Z is for Zgorzelec and Zakopane

I expect some of you have heard of Zakopane, in the Tatry Mountains in Poland?  Zgorzelec, maybe not, but it is a town of great significance for me.  It’s the home of my Uncle Włodek, whom I was lucky enough to visit this Summer.

River Neisse links the twin towns of Zgorzelec and Gorlitz

Until 1945 Zgorzelec and Görlitz were one town, with a shared history.  Görlitz (or Gorlice, as it was then known) was founded in 1354 by German settlers.  In the 13th century it became rich due to its location on the Via Regia.  This former trade route is one of the oldest in Europe, and reached from Kiev to Santiago de Compostela.  The town became a cultural centre, led by mystic and theologian Jakob Böhme, who inspired progressive thinkers like Goethe.

I don’t pretend to understand the complications involved, but the town has since been part of Bohemia, Saxony and Silesia.  At the end of World War 2, which scattered families like my Dad’s far and wide, the Rivers Neisse and Oder were established as the border between Poland and East Germany, and the town was split apart.   The German part retained the name Görlitz, and the Polish part became Zgorzelec.

Riverside cafe in Zgorzelec

Riverside cafe in Zgorzelec

Peterskirche across the river in Gorlitz

I have to admit to a degree of fascination with this divided town, and I had never before set foot in Germany, so I was delighted when a visit to uncle’s home presented me with the opportunity.  I didn’t really know what to expect as I approached the Old Town Bridge.  Certainly not the 5-tier grain elevator, emblazoned with the effigy of a face and palm.  It was designed to represent an Artistic Image of a United Europe.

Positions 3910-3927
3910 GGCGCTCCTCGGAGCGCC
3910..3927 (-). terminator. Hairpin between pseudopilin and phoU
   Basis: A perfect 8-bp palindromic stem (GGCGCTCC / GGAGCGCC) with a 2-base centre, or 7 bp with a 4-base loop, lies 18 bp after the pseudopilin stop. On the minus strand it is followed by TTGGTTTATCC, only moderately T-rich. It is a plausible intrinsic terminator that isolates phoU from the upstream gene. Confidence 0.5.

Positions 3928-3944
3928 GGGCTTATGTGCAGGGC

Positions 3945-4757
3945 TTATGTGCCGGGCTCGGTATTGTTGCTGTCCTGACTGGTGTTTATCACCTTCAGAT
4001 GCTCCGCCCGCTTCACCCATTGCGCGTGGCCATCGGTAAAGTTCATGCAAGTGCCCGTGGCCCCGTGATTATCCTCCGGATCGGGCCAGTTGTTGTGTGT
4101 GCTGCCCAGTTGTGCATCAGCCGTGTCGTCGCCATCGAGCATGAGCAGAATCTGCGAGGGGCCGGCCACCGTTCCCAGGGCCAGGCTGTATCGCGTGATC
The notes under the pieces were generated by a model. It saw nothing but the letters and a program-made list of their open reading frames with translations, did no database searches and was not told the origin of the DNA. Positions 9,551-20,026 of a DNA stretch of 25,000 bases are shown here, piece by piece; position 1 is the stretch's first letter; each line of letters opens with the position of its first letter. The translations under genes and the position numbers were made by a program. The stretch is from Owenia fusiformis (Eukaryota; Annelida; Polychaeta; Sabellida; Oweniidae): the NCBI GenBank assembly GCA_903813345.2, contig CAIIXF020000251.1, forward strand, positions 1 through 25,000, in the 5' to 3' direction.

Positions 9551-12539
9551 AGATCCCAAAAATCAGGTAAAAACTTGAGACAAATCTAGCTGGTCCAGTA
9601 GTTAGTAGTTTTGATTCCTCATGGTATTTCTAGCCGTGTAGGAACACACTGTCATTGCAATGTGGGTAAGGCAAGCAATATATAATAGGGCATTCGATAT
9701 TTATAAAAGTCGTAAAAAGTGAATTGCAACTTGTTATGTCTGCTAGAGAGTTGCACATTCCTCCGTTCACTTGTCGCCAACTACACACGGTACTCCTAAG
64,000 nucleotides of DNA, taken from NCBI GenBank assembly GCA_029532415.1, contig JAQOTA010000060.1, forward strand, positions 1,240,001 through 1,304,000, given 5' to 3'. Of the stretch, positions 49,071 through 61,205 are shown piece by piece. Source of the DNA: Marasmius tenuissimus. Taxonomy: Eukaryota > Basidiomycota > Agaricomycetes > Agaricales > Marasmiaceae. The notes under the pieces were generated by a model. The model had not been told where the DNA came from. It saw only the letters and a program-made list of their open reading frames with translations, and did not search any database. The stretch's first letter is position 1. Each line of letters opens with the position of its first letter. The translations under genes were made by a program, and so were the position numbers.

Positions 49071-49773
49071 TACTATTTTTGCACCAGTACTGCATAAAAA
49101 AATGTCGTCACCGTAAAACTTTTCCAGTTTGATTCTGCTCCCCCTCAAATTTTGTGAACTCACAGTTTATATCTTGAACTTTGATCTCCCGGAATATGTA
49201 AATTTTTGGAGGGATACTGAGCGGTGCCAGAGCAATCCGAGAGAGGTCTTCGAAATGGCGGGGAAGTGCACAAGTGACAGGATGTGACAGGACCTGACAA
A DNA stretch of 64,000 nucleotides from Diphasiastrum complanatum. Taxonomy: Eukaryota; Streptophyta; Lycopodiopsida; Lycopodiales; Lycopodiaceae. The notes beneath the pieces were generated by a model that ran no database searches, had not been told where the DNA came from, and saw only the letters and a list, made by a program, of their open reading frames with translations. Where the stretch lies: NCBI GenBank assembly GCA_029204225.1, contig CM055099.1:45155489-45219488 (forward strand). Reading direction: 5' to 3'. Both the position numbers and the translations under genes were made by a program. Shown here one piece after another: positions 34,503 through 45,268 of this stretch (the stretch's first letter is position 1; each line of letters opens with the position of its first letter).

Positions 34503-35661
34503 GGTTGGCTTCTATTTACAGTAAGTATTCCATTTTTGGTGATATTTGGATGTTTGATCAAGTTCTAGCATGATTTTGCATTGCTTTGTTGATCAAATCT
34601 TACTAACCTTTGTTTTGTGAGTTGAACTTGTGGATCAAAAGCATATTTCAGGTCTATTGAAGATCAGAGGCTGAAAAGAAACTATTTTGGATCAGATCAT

The grain elevator with its symbol of unity

The elevator and St. Peter and Pauls

The bridge itself was blown up by the retreating Germans in 1945, but has been replaced with a modern steel structure, reuniting the towns.  Peterskirche, or the church of St. Peter and Paul, is a mighty building, dating from 1230.  It is famous for its sun organ, depicting 18 suns among its pipes.

Old Town bridge and Zgorzelec, seen from St. Peter’s

The atmosphere changes completely as you step off the bridge into the cobbled streets of Görlitz, and are at once in “Bavaria” as I had always imagined it.  I pause to pick up a street map and my ears struggle with the unfamiliar sound of the German language.  A street festival is in full swing, complete with oompah music.  You can get a flavour of it from Collectibles, which I wrote for Jakesprinter’s Sunday Post.

Don’t you love the pastel colours?

And the eyes in the roof!

Such pretty architecture

In such wonderful shades

A sunny shopper’s paradise

But what a strange place to have a bath!

In any event, Görlitz was a delightful place to spend a few hours, and there was more to see, but the main purpose of my visit was to see my uncle.  Włodek’s wife Janina died just a few months ago, and it was the first time he had “entertained” on his own.  He could not do enough for us, and was proud to show off his domestic skills.  These included his homemade sour cherry jam, putting me to shame.

Dad (left) and Uncle

The famous jam, niece Basia, Dad, me, cousin Wojtek and his wife Agnieszka

After all that, Zakopane may seem like an anticlimax, but it definitely wasn’t.  I was there in September 2009 for the occasion of my cousin Adam’s Silver Wedding celebration.  Sadly I don’t have many photos to share.  You’ve guessed it!  I was too busy eating, drinking and dancing my legs off.

Zakopane at night, from Wikipedia Commons

Zakopane is known primarily as a ski resort but is extensively used as a hiking centre in the Summer too.  Just 20 kms south of Krakow, it sits in an area of national park and outstanding natural beauty.